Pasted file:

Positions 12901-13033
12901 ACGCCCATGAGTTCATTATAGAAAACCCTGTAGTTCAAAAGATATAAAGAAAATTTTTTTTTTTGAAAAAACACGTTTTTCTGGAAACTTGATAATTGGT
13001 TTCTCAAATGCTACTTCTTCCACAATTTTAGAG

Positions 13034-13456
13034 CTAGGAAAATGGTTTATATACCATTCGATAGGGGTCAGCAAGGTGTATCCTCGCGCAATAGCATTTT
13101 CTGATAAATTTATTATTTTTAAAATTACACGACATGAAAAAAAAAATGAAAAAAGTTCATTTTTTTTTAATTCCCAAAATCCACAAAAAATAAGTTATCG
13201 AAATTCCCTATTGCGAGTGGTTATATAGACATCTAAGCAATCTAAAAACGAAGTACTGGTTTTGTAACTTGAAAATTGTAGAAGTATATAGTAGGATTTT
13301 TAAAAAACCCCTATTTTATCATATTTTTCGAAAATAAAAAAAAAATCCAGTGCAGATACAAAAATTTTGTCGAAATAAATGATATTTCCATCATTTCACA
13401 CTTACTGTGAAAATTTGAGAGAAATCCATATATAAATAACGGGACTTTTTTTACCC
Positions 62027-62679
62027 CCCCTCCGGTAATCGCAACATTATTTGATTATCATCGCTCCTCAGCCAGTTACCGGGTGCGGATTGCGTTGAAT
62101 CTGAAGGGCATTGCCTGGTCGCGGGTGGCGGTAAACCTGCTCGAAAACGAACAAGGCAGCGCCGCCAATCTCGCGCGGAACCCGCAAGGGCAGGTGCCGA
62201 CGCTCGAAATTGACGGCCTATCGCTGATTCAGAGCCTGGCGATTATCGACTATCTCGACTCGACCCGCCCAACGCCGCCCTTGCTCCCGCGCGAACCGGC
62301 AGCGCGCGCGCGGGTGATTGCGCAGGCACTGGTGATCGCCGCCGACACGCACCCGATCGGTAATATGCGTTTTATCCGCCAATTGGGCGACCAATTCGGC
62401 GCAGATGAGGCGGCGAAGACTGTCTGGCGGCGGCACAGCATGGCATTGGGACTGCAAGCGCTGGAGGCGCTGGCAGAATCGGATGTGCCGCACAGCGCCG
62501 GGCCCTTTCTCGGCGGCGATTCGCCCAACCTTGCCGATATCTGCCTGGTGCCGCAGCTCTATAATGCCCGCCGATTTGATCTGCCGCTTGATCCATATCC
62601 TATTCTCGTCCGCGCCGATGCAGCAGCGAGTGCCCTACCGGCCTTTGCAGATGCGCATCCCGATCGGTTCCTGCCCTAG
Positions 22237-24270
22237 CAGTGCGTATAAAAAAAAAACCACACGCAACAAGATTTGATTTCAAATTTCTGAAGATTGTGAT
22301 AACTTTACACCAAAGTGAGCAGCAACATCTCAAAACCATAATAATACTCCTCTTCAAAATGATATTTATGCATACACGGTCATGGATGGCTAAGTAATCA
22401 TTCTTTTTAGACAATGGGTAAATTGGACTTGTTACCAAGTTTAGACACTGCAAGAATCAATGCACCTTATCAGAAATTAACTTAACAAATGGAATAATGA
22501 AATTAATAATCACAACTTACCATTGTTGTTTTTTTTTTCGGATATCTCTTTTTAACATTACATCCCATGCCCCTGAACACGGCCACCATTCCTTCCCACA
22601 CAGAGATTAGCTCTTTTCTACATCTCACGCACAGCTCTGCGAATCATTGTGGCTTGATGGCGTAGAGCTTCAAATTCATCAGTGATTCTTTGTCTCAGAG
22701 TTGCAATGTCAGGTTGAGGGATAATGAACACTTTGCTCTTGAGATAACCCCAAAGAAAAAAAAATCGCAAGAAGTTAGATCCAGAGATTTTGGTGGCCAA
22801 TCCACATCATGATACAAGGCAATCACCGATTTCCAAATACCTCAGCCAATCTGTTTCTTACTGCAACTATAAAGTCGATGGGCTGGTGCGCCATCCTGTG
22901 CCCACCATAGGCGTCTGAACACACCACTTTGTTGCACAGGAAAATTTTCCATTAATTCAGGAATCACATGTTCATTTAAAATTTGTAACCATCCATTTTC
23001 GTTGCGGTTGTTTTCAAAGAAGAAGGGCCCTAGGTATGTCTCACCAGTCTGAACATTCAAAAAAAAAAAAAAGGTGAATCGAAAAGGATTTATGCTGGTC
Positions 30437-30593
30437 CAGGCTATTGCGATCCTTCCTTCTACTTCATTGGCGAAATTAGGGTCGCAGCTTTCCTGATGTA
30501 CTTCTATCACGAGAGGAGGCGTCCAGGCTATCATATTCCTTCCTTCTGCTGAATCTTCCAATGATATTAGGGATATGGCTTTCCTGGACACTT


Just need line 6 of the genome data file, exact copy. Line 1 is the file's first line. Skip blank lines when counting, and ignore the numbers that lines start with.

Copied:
13101 CTGATAAATTTATTATTTTTAAAATTACACGACATGAAAAAAAAAATGAAAAAAGTTCATTTTTTTTTAATTCCCAAAATCCACAAAAAATAAGTTATCG